With Purim almost upon us, most people begin to look forward to
receiving baskets filled with an assortment of yummy goodies and to
sending food baskets with their friends and family. These baskets, called mishloach manot, are an essential part of the
celebration of Purim.
With Purim almost upon us, most people begin to look forward to receiving baskets filled with an assortment of yummy goodies and to sending food baskets with their friends and family.
These baskets, called mishloach manot, are an essential part of the celebration of Purim. Other holidays have many mitzvot associated with them – eating matzah on Pesach, sitting in a sukkah on Sukkot, lighting the Chanukah candles, etc. – but none have an associated mitzvah that demands sharing food with one’s friends, thereby fostering achdut (togetherness), except for Purim.
But who is obligated to give mishloach manot? Why give them now and not on any other holiday? What foods are supposed to be given?
Megillat Esther says that Jews celebrated their victory over the evil Haman with days of joy and gladness, sending baskets to one another. The Talmud says that we continue this practice by sending baskets of food to our friends and family on Purim.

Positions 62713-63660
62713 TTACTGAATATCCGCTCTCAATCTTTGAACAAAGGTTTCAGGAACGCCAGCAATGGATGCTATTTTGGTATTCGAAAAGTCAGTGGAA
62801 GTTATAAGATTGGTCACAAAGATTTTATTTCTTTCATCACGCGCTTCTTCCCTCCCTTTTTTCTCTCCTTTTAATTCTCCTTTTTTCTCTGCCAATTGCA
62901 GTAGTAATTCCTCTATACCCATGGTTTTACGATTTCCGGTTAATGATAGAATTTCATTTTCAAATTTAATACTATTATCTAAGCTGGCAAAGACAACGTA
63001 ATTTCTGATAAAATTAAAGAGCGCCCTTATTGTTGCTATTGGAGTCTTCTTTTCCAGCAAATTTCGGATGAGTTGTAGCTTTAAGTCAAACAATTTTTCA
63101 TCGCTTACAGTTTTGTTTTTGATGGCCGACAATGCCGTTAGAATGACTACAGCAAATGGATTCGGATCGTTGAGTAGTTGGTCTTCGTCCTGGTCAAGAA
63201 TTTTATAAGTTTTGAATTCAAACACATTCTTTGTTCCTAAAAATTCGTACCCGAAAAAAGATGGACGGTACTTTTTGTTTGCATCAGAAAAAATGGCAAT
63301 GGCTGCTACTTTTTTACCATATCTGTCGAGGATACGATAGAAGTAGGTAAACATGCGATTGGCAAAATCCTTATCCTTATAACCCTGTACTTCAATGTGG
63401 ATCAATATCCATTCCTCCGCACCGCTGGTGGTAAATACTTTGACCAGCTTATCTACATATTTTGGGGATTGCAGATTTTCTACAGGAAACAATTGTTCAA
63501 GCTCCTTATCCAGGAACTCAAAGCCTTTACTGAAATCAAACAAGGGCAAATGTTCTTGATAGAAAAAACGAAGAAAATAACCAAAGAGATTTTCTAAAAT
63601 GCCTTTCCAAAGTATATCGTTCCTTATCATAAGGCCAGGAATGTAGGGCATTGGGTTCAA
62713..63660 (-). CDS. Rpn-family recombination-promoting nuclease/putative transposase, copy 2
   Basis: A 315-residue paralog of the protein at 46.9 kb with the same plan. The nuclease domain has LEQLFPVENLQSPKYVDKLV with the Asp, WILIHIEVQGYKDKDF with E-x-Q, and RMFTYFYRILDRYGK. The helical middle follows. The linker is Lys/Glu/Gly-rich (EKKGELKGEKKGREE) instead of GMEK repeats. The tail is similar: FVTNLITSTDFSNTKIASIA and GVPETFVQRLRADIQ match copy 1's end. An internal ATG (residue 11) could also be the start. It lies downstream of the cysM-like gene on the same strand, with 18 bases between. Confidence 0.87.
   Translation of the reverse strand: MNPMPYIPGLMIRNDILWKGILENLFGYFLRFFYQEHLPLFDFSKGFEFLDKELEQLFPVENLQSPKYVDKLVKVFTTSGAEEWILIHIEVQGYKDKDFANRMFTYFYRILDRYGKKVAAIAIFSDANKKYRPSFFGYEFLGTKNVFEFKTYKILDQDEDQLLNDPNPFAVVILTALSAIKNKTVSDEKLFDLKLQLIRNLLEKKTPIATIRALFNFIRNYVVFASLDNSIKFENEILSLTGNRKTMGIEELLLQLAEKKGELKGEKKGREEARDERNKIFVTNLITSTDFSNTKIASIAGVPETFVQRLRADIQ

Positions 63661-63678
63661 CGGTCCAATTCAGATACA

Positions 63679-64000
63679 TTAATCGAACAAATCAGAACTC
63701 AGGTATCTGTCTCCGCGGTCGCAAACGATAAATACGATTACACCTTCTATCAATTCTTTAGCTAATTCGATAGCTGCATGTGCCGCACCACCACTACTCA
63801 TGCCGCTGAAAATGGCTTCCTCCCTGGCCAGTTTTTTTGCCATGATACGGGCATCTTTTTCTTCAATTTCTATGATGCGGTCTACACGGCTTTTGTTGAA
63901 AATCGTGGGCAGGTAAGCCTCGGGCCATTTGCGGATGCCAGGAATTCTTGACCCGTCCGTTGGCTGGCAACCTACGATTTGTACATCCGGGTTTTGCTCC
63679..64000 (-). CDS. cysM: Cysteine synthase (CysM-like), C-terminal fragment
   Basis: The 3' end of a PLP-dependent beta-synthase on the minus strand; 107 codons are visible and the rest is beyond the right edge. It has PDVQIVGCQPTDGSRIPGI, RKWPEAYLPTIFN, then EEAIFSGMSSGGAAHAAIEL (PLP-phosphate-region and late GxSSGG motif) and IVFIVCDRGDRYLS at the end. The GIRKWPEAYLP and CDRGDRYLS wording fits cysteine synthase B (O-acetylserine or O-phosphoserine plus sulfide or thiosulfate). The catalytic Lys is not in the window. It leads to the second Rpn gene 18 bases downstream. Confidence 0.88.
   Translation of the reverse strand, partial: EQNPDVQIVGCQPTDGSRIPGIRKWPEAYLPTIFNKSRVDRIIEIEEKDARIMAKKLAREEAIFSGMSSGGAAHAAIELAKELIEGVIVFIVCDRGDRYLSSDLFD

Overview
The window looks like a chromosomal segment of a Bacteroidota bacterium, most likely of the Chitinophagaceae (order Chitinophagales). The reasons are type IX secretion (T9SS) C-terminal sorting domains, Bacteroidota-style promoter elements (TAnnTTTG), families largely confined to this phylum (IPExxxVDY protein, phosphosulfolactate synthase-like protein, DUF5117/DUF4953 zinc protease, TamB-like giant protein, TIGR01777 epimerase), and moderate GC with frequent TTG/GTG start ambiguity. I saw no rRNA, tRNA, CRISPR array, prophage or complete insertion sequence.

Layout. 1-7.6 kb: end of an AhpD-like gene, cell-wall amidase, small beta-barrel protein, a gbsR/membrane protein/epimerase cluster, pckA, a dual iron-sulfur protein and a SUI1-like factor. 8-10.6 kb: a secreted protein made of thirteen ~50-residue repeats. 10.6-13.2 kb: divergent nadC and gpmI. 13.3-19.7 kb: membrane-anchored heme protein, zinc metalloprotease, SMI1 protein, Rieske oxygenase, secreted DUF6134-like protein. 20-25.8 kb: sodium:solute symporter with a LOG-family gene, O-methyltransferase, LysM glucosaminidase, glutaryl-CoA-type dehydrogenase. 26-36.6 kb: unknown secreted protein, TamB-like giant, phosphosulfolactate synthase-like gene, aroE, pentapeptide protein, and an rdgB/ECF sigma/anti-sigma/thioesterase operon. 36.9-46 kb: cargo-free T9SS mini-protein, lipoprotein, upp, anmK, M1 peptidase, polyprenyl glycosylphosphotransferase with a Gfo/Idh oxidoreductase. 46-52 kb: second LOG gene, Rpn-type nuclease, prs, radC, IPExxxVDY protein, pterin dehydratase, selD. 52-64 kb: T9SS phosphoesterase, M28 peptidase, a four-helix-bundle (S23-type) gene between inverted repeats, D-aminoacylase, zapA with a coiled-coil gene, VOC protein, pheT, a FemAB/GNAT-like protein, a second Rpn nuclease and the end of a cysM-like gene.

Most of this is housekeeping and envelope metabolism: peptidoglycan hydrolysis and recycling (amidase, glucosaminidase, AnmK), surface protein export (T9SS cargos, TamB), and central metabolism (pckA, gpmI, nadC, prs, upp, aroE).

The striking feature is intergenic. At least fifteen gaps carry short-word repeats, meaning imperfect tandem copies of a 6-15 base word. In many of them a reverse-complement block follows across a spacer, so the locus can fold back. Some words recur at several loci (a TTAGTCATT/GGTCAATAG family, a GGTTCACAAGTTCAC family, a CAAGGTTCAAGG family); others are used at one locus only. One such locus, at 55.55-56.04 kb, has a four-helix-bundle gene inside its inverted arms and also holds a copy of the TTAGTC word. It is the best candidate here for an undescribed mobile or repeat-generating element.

The minimum amount one must include are two foods, preferably each with a different brachah (blessing) recited over it, sent to one person. The sefer Trumat HaDeshen says that this is to ensure that everyone has sufficient food for their Purim meal, even those too embarrassed to ask for charity. The foods must be commensurate with the financial status of the recipient. Better quality foods and drinks should be given to wealthier people in order to ensure their consumption at the Purim meal.
Mishloach manot should be given during the day on Purim so as to allow the recipients enough time to include the food with their festive meal. If you wait until dark to deliver your mishloach manot, you have not fulfilled your obligation.
The Rama states that both adult men and women have an obligation to fulfil this mitzvah, even though normally women are exempt from mitzvat aseh shehazman grama (time-bound mitzvot). The Mishnah Brurah rules that married women are not exempt from their obligation by their husband’s mishloach manot and must give their own. The accepted practice today is for married couples to send mishloach manot as a family, but to double the amount normally given. In this way, both spouses have fulfilled the basic requirement of two foods each.
It’s customary for parents to educate their children in this mitzvah by giving them food to give to others. Some poskim (halachic decisors) have ruled that children over bar or bat mitzvah age have an obligation to give mishloach manot, even if they are supported by their parents. The accepted practice today is to give one’s children food to bring to their friends.
Purim is one of our most joyous holidays. We are commanded to eat and drink, and share with our friends and family. With this in mind, I wish everyone a Freilichin Purim and Chag Samayach!